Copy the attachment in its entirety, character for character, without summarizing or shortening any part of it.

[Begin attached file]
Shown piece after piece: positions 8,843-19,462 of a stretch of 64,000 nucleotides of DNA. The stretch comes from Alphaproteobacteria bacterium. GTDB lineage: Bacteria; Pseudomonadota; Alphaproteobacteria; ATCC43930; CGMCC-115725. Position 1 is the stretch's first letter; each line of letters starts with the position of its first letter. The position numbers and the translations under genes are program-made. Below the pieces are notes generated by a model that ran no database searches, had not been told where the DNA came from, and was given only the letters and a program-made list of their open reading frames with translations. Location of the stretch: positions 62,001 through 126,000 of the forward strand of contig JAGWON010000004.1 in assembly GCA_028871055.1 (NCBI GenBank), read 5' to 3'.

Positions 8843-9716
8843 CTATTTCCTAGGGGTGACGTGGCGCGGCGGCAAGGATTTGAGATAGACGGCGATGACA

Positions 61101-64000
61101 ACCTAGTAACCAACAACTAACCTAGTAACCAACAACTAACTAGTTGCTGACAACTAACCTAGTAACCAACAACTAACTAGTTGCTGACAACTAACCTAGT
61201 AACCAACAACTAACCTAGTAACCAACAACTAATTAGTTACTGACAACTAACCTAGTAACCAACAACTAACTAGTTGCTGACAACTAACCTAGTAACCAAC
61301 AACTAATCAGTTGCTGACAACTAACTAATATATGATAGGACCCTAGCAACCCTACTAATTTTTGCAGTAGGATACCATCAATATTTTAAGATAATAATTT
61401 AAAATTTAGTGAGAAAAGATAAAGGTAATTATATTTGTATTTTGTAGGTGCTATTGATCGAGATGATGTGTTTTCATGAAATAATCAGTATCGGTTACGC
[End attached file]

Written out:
Shown piece after piece: positions 8,843-19,462 of a stretch of 64,000 nucleotides of DNA. The stretch comes from Alphaproteobacteria bacterium. GTDB lineage: Bacteria; Pseudomonadota; Alphaproteobacteria; ATCC43930; CGMCC-115725. Position 1 is the stretch's first letter; each line of letters starts with the position of its first letter. The position numbers and the translations under genes are program-made. Below the pieces are notes generated by a model that ran no database searches, had not been told where the DNA came from, and was given only the letters and a program-made list of their open reading frames with translations. Location of the stretch: positions 62,001 through 126,000 of the forward strand of contig JAGWON010000004.1 in assembly GCA_028871055.1 (NCBI GenBank), read 5' to 3'.

Positions 8843-9716
8843 CTATTTCCTAGGGGTGACGTGGCGCGGCGGCAAGGATTTGAGATAGACGGCGATGACA

Positions 61101-64000
61101 ACCTAGTAACCAACAACTAACCTAGTAACCAACAACTAACTAGTTGCTGACAACTAACCTAGTAACCAACAACTAACTAGTTGCTGACAACTAACCTAGT
61201 AACCAACAACTAACCTAGTAACCAACAACTAATTAGTTACTGACAACTAACCTAGTAACCAACAACTAACTAGTTGCTGACAACTAACCTAGTAACCAAC
61301 AACTAATCAGTTGCTGACAACTAACTAATATATGATAGGACCCTAGCAACCCTACTAATTTTTGCAGTAGGATACCATCAATATTTTAAGATAATAATTT
61401 AAAATTTAGTGAGAAAAGATAAAGGTAATTATATTTGTATTTTGTAGGTGCTATTGATCGAGATGATGTGTTTTCATGAAATAATCAGTATCGGTTACGC